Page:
The resolution – or number of pixels a monitor can display – is an important factor in the monitor-buying process. The higher the resolution, the better the detail.
This is something that is getting even more important every day with more end users buying devices with retina displays. Some of the most popular devices on the market feature more pixels than HD TVs right now.
Resolution is measured in horizontal (width) pixels by vertical pixels (height). Shaun Anderson for Hobo Internet Marketing keeps a frequently updated list of the best screen resolutions for designing websites. The most popular size today is 1,366 by 768.
Pick a Panel
All monitors are not the same in the way they are constructed. Most types fall into four categories and can vary drastically in price and overall performance.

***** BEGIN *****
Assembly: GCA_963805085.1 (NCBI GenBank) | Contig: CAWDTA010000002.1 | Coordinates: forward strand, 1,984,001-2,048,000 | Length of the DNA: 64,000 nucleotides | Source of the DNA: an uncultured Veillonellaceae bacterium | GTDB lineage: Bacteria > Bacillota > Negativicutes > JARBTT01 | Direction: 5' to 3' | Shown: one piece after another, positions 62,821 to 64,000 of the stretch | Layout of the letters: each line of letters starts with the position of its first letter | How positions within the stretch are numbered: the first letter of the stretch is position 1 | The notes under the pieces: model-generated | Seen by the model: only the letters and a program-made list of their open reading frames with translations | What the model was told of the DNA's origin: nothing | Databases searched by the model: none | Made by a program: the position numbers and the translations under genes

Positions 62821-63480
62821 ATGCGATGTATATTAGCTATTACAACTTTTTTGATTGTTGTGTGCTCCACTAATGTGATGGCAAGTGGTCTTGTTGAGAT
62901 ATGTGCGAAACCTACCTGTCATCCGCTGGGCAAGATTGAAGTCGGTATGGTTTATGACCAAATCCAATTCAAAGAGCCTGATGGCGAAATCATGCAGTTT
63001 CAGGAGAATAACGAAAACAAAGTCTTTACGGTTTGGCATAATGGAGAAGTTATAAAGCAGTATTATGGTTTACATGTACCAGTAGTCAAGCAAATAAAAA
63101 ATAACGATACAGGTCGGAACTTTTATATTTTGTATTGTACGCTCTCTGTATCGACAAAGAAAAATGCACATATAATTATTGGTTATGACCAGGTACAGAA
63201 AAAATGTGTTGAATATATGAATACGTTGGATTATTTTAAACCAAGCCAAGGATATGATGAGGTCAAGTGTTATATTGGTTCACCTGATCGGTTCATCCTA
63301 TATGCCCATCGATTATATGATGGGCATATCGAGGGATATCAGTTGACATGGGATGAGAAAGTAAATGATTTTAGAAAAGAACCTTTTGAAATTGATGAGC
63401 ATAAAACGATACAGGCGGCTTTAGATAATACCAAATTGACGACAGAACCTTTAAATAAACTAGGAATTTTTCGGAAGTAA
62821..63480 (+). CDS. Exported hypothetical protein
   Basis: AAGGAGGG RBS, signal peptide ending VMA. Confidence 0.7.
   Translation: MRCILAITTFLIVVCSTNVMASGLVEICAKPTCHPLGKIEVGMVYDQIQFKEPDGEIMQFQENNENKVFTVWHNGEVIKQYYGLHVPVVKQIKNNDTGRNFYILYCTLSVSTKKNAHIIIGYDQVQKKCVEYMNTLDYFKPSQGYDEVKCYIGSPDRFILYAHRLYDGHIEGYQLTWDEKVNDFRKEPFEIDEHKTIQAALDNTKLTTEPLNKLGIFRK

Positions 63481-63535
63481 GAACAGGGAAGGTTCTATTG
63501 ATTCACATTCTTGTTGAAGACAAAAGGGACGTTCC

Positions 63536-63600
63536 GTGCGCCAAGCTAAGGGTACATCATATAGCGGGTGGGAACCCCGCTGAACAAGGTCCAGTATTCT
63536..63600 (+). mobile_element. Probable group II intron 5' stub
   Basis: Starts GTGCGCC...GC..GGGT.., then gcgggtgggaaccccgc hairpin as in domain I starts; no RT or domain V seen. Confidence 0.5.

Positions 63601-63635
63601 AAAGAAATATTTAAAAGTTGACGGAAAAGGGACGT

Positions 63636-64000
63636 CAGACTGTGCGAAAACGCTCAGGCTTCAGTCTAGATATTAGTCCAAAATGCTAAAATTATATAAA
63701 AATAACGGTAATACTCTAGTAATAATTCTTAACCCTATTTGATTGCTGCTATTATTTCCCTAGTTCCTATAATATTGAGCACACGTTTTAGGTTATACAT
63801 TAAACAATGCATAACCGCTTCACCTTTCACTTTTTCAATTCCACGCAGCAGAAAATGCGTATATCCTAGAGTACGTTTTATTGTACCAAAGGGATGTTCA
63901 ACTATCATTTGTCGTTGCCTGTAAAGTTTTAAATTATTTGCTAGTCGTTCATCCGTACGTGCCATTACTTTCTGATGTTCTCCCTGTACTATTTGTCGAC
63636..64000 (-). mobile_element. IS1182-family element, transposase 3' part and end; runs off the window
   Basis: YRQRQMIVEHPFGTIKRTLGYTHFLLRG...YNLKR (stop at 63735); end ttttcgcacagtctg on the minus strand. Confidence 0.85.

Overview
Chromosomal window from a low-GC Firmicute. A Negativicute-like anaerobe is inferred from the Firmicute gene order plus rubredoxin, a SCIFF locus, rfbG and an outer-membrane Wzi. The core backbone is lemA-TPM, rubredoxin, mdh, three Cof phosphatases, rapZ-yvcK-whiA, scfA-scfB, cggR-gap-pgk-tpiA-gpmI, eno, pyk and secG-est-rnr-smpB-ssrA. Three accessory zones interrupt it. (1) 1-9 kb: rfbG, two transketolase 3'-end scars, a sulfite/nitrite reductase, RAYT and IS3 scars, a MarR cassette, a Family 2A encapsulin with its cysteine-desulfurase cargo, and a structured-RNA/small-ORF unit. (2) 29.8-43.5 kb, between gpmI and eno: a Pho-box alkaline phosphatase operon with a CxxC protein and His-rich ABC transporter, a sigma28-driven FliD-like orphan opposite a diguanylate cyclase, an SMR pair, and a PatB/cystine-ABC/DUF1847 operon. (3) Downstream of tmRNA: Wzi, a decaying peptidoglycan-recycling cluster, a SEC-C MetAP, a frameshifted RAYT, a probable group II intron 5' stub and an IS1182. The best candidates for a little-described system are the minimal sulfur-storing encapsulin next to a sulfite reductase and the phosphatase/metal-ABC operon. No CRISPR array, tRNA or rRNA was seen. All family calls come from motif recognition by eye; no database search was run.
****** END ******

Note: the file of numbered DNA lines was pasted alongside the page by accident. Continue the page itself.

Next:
- Twisted nematic panels (TN): This is the most common style of monitor – and least expensive. If you are not sure what you have, this is probably it. This monitor is fast and has a quick refresh rate but is not as accurate when it comes to rendering color and can have some distortions.
- Vertical alignment panels (VA): This is one of the toughest monitor types to find. It falls in the middle of the pack in terms of price and has better color rendering than TN models.
- In-plane switching panels (IPS): If color is your thing, this is the monitor for you. The accuracy is wonderful from almost all angels, although these models have a slower refresh rate (primarily a concern for gamers). This is a fairly expensive option by one many designers opt for.
- Plane-line switching panels (PLS): This model is much like a IPS monitor, with more calibration and features. It is the priciest options available.
Color and Gamut
Color and color correction are two elements that mean a lot to designers when it comes to picking the right monitor. You’ll want to make sure the monitor you choose has color correction and calibration capabilities.